John Holland, vice president of European sales and marketing at Kingston Technology, also dismissed suggestions of a conflict within the company between staff at Valueram and its traditional OEM memory business.
"Our core business is memory, so Valueram won't go the same way as our networking division or Store Case - it is our heart and soul," he said.
According to Holland, both divisions were targeting distinct market segments, so "there is no basis for a rift - they contact a different customer base".
But he admitted: "There is the potential for a small amount of cross-over, but that is about as probable as my shoes fitting on your feet - it could happen, but it's not likely."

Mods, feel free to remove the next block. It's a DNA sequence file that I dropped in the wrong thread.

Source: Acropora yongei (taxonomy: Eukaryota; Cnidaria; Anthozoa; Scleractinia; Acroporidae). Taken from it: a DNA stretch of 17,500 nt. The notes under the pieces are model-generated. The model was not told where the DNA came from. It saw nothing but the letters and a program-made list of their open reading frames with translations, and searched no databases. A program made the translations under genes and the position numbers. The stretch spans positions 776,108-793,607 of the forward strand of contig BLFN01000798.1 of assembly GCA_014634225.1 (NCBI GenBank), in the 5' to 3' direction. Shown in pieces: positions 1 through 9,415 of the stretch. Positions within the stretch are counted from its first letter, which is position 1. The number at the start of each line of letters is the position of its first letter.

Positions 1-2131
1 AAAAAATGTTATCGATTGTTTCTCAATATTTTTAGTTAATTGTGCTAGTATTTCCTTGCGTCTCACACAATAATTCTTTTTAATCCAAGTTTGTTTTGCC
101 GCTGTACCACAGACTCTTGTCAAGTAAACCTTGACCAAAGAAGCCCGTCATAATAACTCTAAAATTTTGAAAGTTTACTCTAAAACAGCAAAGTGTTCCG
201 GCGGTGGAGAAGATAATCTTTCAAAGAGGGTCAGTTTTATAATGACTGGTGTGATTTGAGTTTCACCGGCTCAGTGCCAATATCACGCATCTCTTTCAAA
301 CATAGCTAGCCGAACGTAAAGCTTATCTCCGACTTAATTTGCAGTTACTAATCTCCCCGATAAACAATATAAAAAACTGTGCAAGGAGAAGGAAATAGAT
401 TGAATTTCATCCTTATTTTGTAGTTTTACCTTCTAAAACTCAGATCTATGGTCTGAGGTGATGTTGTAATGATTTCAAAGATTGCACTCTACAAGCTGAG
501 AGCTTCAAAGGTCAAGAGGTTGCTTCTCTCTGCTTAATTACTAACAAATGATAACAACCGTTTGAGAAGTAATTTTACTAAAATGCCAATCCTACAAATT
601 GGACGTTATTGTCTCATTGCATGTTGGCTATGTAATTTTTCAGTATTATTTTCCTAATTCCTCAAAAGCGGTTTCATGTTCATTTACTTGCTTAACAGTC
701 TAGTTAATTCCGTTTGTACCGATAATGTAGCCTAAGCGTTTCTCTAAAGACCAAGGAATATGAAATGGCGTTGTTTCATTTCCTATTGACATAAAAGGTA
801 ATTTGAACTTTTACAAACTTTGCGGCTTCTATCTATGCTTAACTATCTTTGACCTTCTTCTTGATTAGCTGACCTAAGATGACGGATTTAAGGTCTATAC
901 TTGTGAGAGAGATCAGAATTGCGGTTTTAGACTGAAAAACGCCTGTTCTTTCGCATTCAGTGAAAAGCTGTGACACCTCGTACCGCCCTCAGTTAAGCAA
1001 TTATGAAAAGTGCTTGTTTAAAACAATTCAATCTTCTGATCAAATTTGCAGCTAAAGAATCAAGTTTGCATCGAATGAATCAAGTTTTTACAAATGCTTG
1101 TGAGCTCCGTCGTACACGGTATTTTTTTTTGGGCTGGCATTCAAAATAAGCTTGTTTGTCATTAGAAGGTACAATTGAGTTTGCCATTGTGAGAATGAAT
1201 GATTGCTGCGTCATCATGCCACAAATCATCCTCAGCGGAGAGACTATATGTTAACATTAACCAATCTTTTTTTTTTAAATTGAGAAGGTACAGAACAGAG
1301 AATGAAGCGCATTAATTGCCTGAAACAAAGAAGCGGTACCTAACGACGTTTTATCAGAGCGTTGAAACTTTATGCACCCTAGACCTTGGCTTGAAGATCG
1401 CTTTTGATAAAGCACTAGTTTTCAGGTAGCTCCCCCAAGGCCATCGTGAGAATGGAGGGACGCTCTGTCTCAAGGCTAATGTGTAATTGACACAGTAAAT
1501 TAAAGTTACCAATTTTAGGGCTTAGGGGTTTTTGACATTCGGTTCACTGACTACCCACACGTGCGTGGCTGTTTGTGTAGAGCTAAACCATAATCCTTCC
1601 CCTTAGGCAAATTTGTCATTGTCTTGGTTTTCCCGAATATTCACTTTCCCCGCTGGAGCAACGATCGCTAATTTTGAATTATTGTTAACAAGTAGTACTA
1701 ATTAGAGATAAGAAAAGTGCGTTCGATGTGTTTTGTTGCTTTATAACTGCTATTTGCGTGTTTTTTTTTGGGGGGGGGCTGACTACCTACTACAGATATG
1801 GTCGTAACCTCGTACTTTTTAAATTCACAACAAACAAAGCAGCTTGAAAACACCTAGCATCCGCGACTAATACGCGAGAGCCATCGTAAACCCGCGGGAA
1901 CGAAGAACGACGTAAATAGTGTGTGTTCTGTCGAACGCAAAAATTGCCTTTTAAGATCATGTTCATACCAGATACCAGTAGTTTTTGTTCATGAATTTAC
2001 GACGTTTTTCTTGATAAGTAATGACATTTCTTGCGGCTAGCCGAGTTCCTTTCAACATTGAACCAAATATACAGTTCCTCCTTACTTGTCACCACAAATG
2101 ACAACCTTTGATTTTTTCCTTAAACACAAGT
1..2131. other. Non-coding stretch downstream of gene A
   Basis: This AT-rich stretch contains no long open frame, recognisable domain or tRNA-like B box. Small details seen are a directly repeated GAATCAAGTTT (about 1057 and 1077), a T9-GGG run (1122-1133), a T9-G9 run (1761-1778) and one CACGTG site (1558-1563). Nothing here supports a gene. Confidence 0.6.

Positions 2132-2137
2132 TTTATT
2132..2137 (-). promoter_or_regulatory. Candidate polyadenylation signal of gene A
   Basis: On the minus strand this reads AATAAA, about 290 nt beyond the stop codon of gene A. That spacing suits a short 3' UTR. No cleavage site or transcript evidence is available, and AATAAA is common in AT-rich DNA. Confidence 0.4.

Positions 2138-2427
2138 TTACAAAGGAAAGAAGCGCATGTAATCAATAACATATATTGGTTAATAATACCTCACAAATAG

Holland's calls for calm follow claims by one industry source that there was a "dichotomy" within Kingston that was causing conflict between both businesses.
"The Kingston old guards that sell branded memory have seen the Valueram boys move into their space and that has caused real rifts," claimed one source.
Another source argued the market for generic memory was growing and encroaching on the OEM space and that Kingston was cannibalising its traditional business.
Michael Peters, UK and Ireland country manager for Valueram, argued the memory market was changing, with "generic products becoming stronger in the education sector".
"But our figures would suggest our business has not encroached on Kingston's OEM business - it's purely incremental," he added.
"When the dust settles, it will be seen as a far-sighted and highly successful initiative," stated Bill Key, sales manager at Kingston Valueram distributor Upgrade Options.